The heartless incompetence of the Uttar Pradesh government
Why is no one asking the government about the alarming rate of child deaths in the Gorakhpur hospital over the last few years?
- Published 9.10.19, 1:59 AM
- Updated 9.10.19, 1:59 AM
- 2 mins read
Few governments in India step up to acknowledge their culpability after a public tragedy. It was not surprising, therefore, that the government of Uttar Pradesh, headed by Yogi Adityanath, refused to admit that the death of children affected by acute encephalitis syndrome between August 10 and 11, 2017 at the Baba Raghav Das Medical College in Gorakhpur — a government hospital — was allegedly because of a shortage of oxygen supply. The supplier had not been paid its dues for quite a while; after repeated requests, it reportedly cut off the oxygen after a warning. The doctor who rushed about trying to get oxygen for the ill children during the crisis, Kafeel Khan, was suspended for two years and jailed for nine months for medical negligence, while others, too, were arrested, including the proprietor of the oxygen suppliers’ company and the principal of the medical college.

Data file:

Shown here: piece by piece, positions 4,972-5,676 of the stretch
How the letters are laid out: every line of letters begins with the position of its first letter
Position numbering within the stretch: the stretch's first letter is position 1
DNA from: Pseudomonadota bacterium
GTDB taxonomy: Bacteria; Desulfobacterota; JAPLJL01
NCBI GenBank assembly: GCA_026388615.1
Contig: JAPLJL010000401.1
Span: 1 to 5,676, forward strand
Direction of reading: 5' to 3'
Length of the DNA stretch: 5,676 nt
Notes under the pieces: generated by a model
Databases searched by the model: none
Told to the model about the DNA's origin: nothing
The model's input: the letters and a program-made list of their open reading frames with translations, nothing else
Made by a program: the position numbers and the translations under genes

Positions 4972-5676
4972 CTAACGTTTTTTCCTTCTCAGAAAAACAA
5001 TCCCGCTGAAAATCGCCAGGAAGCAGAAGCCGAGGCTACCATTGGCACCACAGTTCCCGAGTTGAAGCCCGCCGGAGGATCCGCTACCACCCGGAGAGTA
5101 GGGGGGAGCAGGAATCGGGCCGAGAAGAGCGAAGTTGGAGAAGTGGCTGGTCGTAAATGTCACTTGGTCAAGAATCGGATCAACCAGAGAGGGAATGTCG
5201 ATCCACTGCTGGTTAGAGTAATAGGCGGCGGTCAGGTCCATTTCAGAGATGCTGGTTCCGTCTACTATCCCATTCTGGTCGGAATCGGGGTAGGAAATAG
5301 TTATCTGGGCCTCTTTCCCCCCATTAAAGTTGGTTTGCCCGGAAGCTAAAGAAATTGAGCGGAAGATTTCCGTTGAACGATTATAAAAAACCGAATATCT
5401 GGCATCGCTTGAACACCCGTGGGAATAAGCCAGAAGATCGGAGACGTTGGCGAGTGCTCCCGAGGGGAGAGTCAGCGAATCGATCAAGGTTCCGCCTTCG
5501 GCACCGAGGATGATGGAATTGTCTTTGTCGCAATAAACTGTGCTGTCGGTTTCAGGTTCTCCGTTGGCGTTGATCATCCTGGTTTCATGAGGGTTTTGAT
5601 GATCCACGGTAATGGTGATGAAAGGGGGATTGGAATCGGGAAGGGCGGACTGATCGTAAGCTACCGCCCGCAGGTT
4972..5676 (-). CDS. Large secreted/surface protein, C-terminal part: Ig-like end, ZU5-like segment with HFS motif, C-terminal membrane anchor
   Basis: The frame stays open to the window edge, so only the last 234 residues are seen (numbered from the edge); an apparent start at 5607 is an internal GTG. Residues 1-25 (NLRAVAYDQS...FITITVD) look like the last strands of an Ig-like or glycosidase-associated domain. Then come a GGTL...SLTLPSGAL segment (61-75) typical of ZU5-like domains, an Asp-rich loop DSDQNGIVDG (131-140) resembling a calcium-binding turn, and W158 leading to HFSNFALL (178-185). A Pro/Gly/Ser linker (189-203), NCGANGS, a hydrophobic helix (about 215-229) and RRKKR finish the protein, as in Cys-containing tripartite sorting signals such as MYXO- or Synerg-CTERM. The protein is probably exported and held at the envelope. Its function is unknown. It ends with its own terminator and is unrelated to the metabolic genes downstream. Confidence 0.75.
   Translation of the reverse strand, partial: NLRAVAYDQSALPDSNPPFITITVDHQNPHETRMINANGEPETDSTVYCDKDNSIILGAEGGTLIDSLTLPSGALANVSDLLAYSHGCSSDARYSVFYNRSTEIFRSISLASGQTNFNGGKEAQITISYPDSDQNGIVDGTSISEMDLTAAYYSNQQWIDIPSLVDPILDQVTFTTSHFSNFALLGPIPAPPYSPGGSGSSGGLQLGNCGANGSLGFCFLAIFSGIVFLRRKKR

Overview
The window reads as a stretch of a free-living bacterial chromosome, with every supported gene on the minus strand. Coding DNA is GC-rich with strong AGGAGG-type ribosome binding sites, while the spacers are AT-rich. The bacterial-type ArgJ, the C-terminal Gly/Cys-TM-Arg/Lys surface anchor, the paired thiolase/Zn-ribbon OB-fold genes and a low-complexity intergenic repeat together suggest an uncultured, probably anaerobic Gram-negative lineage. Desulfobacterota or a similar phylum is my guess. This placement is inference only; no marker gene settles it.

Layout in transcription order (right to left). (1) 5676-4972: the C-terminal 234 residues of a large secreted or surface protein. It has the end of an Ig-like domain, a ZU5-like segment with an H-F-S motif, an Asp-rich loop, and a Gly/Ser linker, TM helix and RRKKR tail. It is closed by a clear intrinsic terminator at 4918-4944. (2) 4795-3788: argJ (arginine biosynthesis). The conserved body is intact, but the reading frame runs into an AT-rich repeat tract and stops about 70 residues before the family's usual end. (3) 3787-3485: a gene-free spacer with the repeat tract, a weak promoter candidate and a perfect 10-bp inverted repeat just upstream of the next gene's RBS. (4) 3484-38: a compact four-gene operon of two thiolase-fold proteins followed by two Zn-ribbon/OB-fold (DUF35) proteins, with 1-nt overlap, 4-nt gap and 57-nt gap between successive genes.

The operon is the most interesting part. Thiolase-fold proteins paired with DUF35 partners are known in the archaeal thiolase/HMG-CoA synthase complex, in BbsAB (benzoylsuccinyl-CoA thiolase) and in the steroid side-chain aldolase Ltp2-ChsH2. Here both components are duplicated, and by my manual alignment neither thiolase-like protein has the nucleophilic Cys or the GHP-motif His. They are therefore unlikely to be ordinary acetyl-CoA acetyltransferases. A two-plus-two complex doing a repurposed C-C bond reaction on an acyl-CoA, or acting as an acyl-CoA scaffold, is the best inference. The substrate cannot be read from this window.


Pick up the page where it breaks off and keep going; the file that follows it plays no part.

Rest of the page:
The government will not let go. Mr Khan has been found innocent of two charges of medical negligence by an internal inquiry, although two charges of private practice and attachment with a non-government nursing home have been confirmed. Were the latter included to prove negligence? They have nothing to do with the actual event. So the state government has now initiated a departmental inquiry against him, saying that he has not been cleared of the charges of indiscipline, corruption and negligence, and that he has spread misinformation about the report on him. Additionally, he is charged with making political statements against the government and with trying to force his way into the paediatric department of a hospital in Bahraich with outsiders in 2018. How can an incident in 2018 be suddenly included in an inquiry into two days in 2017, or how do remarks against the government relate to medical negligence? These little puzzles arouse two larger questions. What is the police’s role in all this? If so many people have been arrested and some imprisoned, surely there is something that the police, and then the courts, need to do? On the other hand, why is no one asking the government about the alarming rate of BRD child deaths over the last few years? What is the hospital lacking? Making examples of individuals obviously provides the optics to distract attention from the heartless incompetence of the government.